In the case of the Congo, African governments with their own interests in the country quickly proposed sending troops to fight alongside the UN, possibly to forestall suggestions of an EU presence.  This was a complicated maneuver – some of those involved (like Rwanda) back the Congo’s rebels while others (Angola and South Africa) support the government.  But all seemed inclined to sort things out – or if necessary, fight it out – locally.

Events outside Africa also suggest that the age of “good interventionism” is over.  Russia has subverted a lot of the arguments the EU uses to justify its actions, claiming the Georgian war as necessary to defend its “peacekeepers” and vulnerable civilians.  And if the basic case for EU interventions was that they were better-intentioned than their U.S. equivalents, the departure of the Bush administration makes the contrast harder to make.

How should the EU respond?  If humanitarian intervention looks weak, some activists would like to preserve the “humanitarian” bit, saving lives for its own sake.  Early on in the Congo crisis, it was suggested that EU troops could go on an “aid only” mission.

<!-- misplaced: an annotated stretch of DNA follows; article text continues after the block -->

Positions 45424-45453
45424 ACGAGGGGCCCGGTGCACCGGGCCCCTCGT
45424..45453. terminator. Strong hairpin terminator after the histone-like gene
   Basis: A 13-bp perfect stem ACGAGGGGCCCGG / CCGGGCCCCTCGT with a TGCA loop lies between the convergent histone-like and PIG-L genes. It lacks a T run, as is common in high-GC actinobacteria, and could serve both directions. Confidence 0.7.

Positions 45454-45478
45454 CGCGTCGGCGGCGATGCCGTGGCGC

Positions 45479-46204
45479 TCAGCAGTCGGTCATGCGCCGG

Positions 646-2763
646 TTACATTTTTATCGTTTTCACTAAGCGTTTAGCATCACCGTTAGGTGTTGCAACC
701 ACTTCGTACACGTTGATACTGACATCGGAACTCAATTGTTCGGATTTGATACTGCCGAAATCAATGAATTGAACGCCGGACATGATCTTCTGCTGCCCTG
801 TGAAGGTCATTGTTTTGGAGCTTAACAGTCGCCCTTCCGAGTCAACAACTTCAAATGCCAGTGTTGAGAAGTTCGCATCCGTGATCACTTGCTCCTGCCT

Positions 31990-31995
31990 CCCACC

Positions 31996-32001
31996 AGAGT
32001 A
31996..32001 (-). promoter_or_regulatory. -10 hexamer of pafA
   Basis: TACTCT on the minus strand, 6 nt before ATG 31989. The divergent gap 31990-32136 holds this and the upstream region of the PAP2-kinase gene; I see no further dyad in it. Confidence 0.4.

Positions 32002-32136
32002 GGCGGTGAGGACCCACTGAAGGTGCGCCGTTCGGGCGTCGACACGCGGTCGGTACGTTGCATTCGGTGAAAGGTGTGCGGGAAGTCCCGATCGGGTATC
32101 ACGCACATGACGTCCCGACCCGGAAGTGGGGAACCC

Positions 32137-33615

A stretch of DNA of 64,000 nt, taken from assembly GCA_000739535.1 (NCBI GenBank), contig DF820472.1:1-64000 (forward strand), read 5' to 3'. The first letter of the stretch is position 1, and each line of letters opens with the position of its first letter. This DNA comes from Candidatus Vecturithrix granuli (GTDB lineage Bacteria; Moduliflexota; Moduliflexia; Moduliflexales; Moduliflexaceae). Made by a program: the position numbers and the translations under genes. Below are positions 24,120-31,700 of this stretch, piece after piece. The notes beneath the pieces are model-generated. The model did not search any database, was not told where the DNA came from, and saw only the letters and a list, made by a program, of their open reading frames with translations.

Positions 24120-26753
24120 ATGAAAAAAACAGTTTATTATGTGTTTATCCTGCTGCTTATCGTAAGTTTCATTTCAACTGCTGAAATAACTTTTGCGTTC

This is a noble cause.  But the EU isn’t the Red Cross.  It still needs access to raw materials and energy supplies, and so its decisions will never be seen as solely altruistic.

More hawkish analysts think that Europe should tilt the other way, and free interventionism from humanitarian pretensions.  The EU should be clearer about its interests and how using force can meet them.  If propping up Chad’s government is in the European interest, let’s say so and pick off any rebels or bandits that threaten our friends!

There’s just one problem: can you imagine making that case in the Council of Ministers?  If you can’t, you have to ask what the EU’s other options are.  Perhaps future operations will resemble the naval deployment off Somalia, containing problems emerging from failing states rather than intervening directly.

But the EU cannot avoid addressing the causes of conflict altogether.  It needs to reinforce its efforts to build up effective governments worldwide, training up specialists who can fix everything from drains to legal systems.  And it needs pragmatic diplomacy to persuade developing countries to overcome their suspicions of Europe.

The EU still needs to boost its military muscle as well.  One day, a crisis like the Congo may cause the EU to intervene fast and hard in a failing state.  But it will only dare to do so if they have reversed the broad strategic trends militating against European interventionism.    

Like Fashoda for the French, the Congo has brought home the EU’s limitations as a global power.  The real test is whether it accepts those limitations, or tries to overcome them.

The European Council on Foreign Relations does not take collective positions. ECFR publications only represent the views of its individual authors.

Author

Senior Policy Fellow